CACI 3501 Fair Market Value Explained

California Civil Jury Instructions CACI

3501 “Fair Market Value” Explained

Just compensation includes the fair market value of the property as of [insert date of valuation]. Fair market value is the highest price for the property that a willing buyer would have paid in cash to a willing seller, assuming that:

1.There is no pressure on either one to buy or sell; and

2.The buyer and seller know all the uses and purposes for which the property is reasonably capable of being used.

Directions for Use

Do not give this instruction if there is no relevant market for the property. Instead, instruct on the appropriate alternative method of valuation.

The jury determines the fair market value of the property based on the highest and best use for which the property is geographically and economically adaptable. (See San Diego Gas & Electric Co. v. Schmidt (2014) 228 Cal.App.4th 1280, 1288 [175 Cal.Rptr.3d 858].) If the highest and best use is disputed, give CACI No. 3502, “Highest and Best Use” Explained.

Sources and Authority

“Fair Market Value” Defined. Code of Civil Procedure section 1263.320.

Property With No Relevant Market. Evidence Code section 823.

“The measure of compensation in a condemnation case ‘is the fair market value of the property taken.’ ‘The fair market value of the property taken is the highest price on the date of valuation that would be agreed to by a seller, being willing to sell but under no particular or urgent necessity for so doing, nor obliged to sell, and a buyer, being ready, willing, and able to buy but under no particular necessity for so doing, each dealing with the other with full knowledge of all the uses and purposes for which the property is reasonably adaptable and available.’ ‘A jury should consider all those factors, including lawful legislative and administrative restrictions on property, which a buyer would take into consideration in arriving at the fair market value.’ ” (City of Perris v. Stamper (2016) 1 Cal.5th 576, 598−599 [205 Cal.Rptr.3d 797, 376 P.3d 1221].)

“ ‘Market value,’ in turn, traditionally has been defined as ‘the highest price estimated in terms of money which the land would bring if exposed for sale in the open market, with reasonable time allowed in which to find a purchaser, buying with knowledge of all of the uses and purposes to which it was adapted and for which it was capable.’ ” (Klopping v. City of Whittier (1972) 8 Cal.3d 39, 43 [104 Cal.Rptr. 1, 500 P.2d 1345], internal citation omitted.)

“Recognized alternatives to the market data approach to valuation are reproduction or replacement costs less depreciation or obsolescence.” (Redevelopment Agency of the City of Long Beach v. First Christian Church of Long Beach (1983) 140 Cal.App.3d 690, 698 [189 Cal.Rptr. 749], internal citation omitted, disapproved on other grounds in Los Angeles County Metropolitan Transportation Authority v. Continental Development Corp. (1997) 16 Cal.4th 694, 720–721 [66 Cal.Rptr.2d 630, 941 P.2d 809].)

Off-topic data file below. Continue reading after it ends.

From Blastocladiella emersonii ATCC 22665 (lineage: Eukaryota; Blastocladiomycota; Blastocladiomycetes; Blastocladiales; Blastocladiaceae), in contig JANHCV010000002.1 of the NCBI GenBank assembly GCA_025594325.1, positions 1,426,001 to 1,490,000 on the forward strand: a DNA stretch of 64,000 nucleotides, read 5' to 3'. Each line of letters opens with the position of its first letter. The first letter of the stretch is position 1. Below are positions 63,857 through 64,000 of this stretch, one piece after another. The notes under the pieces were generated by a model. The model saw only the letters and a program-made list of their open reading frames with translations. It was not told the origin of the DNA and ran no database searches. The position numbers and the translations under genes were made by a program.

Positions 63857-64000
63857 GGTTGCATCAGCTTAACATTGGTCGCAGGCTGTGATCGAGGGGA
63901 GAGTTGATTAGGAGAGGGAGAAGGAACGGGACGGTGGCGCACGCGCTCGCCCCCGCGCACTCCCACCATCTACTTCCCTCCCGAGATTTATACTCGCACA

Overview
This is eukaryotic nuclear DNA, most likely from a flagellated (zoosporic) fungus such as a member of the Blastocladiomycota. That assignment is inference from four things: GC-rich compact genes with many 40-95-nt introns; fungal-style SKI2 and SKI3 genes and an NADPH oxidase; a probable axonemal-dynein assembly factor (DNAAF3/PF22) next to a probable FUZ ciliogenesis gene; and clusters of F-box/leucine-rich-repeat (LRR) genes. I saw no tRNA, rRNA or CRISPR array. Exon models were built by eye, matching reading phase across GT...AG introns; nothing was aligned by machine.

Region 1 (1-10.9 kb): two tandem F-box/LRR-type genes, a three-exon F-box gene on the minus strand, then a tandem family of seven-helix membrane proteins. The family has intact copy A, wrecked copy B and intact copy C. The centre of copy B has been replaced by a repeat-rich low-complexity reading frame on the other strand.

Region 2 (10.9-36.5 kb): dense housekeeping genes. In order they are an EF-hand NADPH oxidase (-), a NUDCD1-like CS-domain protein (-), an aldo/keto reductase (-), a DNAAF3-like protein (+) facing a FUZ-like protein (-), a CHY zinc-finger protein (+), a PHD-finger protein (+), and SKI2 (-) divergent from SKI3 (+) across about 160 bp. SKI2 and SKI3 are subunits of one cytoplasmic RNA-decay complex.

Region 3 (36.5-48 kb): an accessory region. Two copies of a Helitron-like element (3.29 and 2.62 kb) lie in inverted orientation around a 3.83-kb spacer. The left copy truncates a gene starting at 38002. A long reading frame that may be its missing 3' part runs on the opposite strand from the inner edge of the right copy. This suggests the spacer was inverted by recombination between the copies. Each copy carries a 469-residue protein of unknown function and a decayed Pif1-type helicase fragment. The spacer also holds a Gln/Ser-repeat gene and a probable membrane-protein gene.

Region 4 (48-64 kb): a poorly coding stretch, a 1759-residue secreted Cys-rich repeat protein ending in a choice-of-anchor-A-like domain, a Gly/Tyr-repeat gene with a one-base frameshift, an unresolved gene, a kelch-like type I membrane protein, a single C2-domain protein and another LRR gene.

Alternative methods of valuation particularly apply to properties such as schools, churches, cemeteries, parks, and utilities for which there is no relevant market; therefore these properties may be valued on any basis that is just and equitable. (County of San Diego v. Rancho Vista Del Mar, Inc. (1993) 16 Cal.App.4th 1046, 1060 [20 Cal.Rptr.2d 675].)

“However, when there is ‘a market for this property in the private marketplace as demonstrated by the evidence,’ the trial court errs in admitting evidence of a valuation methodology that ignores the developed market for a particular type of property.” (Central Valley Gas Storage, LLC v. Southam (2017) 11 Cal.App.5th 686, 692 [217 Cal.Rptr.3d 715].)

“[T]he fair market value of property taken has not been limited to the value of the property as used at the time of the taking, but has long taken into account the ‘highest and most profitable use to which the property might be put in the reasonable near future, to the extent that the probability of such a prospective use affects the market value.’ ” (City of San Diego v. Neumann (1993) 6 Cal.4th 738, 744 [25 Cal.Rptr.2d 480, 863 P.2d 725], internal citations omitted.)

“In condemnation actions, California courts have long recognized what has been referred to as the ‘appraisal trinity.’ This term encompasses three methods or approaches used by appraisers to determine the fair market value of real estate: (1) the current cost of reproducing (or replacing) the property less depreciation from all sources; (2) the ‘market data’ value as indicated by recent sale of comparable properties; and (3) the ‘income approach,’ or the value of which the property’s net earning power will support based upon the capitalization of net income. In 1965, the state Legislature codified these three approaches in Evidence Code section 815–820. A qualified appraiser in an eminent domain proceeding may use one or more of these valuation techniques to ascertain the fair market value of the condemned property.” (Redevelopment Agency of the City of Long Beach, supra, 140 Cal.App.3d at p. 705, internal citations omitted.)

Secondary Sources

8 Witkin, Summary of California Law (11th ed. 2017) Constitutional Law, § 1368
1 Condemnation Practice in California (Cont.Ed.Bar 3d ed.) §§ 4.1–4.2
4 Nichols on Eminent Domain, Ch. 12, Valuation Generally, §§ 12.01–12.05, Ch. 13, Fair Market Value—Physical Character, § 13.01 (Matthew Bender)
20 California Forms of Pleading and Practice, Ch. 247, Eminent Domain and Inverse Condemnation, § 247.135 (Matthew Bender)